Abstract

In recent years techniques for fabricating fibers of diameter comparable to the wavelength have been developed in order to achieve high-resolution fiber optical systems. The performance of such fibers is analyzed by using dielectric waveguide theory, and the results are interpreted from the optical viewpoint of thin film interference and frustrated total reflection. The energy distributions inside (mode pattern) and outside such fibers are computed as a function of the fiber parameters, and the interaction of energy between neighboring fibers is considered. Experimental measurements of the fiber spread function are made for assemblies of close-packed fibers, and its dependence on fiber diameter (d), spacing (t), wavelength (λ), and indices of refraction (n1 and n2) is investigated. It is shown that the “optical diameter” of fibers and the number of modes propagated is critically dependent on the “fiber characteristic term” R given by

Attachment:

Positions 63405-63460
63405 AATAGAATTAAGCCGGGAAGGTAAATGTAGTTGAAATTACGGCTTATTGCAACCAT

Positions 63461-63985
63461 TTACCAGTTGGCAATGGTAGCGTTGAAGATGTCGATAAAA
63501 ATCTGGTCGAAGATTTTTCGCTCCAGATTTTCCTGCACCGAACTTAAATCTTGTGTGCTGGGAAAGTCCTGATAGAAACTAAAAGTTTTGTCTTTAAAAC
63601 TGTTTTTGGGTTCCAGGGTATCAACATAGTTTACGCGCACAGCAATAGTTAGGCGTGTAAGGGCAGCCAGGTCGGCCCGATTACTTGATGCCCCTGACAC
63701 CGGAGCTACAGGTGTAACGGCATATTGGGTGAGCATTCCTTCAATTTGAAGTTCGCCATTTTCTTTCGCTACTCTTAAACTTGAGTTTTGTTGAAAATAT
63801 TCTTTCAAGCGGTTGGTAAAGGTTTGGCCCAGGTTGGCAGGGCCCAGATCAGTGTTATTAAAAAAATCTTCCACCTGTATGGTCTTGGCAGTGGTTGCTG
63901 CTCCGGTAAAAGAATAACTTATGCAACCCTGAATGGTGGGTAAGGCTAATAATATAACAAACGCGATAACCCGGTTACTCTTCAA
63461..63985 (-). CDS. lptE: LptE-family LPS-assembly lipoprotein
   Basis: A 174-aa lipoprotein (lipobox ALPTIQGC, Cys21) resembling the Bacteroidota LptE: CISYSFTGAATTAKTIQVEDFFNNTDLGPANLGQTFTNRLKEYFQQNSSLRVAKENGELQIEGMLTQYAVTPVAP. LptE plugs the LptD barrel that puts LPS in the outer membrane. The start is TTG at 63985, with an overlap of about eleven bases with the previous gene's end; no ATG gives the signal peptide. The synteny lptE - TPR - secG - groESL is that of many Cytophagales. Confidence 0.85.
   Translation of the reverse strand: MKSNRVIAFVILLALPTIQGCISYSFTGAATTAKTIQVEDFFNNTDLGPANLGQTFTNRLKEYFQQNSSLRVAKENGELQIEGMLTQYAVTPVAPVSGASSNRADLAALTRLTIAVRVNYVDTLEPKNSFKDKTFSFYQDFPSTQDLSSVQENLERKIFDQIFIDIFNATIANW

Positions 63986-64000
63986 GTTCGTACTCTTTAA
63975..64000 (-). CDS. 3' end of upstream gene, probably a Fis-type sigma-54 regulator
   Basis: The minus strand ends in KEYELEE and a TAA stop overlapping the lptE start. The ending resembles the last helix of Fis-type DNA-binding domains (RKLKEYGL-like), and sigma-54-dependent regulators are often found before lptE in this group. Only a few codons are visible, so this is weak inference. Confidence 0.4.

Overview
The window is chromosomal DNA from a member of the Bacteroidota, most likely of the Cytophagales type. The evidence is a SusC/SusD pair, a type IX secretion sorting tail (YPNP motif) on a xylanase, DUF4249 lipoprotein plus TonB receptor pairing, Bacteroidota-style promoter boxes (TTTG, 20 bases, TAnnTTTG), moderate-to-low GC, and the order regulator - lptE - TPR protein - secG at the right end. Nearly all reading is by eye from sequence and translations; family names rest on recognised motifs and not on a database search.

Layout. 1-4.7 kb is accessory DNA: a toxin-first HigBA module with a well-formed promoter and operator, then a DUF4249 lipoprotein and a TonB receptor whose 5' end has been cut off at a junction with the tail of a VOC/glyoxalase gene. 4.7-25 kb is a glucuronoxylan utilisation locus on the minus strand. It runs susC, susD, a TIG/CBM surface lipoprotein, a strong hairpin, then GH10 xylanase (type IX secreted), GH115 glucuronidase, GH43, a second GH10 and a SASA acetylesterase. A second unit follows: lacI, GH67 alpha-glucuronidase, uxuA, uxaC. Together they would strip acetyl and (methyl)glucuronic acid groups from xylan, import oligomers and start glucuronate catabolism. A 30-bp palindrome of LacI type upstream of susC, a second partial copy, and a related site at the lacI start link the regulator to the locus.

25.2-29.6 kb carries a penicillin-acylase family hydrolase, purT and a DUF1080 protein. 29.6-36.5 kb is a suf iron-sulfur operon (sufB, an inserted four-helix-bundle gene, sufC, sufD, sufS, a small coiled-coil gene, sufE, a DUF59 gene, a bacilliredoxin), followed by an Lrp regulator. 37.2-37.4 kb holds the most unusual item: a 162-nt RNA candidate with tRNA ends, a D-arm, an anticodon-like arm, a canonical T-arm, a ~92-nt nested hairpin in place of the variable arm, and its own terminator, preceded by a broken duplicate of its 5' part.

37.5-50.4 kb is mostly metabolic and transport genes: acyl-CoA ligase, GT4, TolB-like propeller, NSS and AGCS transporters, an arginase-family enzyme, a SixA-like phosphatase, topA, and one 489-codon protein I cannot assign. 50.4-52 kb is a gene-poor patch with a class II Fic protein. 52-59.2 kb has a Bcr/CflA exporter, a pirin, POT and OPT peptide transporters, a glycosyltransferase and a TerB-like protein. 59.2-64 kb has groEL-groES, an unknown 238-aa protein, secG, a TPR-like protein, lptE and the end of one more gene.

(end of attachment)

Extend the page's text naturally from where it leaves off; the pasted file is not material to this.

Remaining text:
R=(πd/λ)(n12-n22)12.

© 1961 Optical Society of America

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Equations (23)

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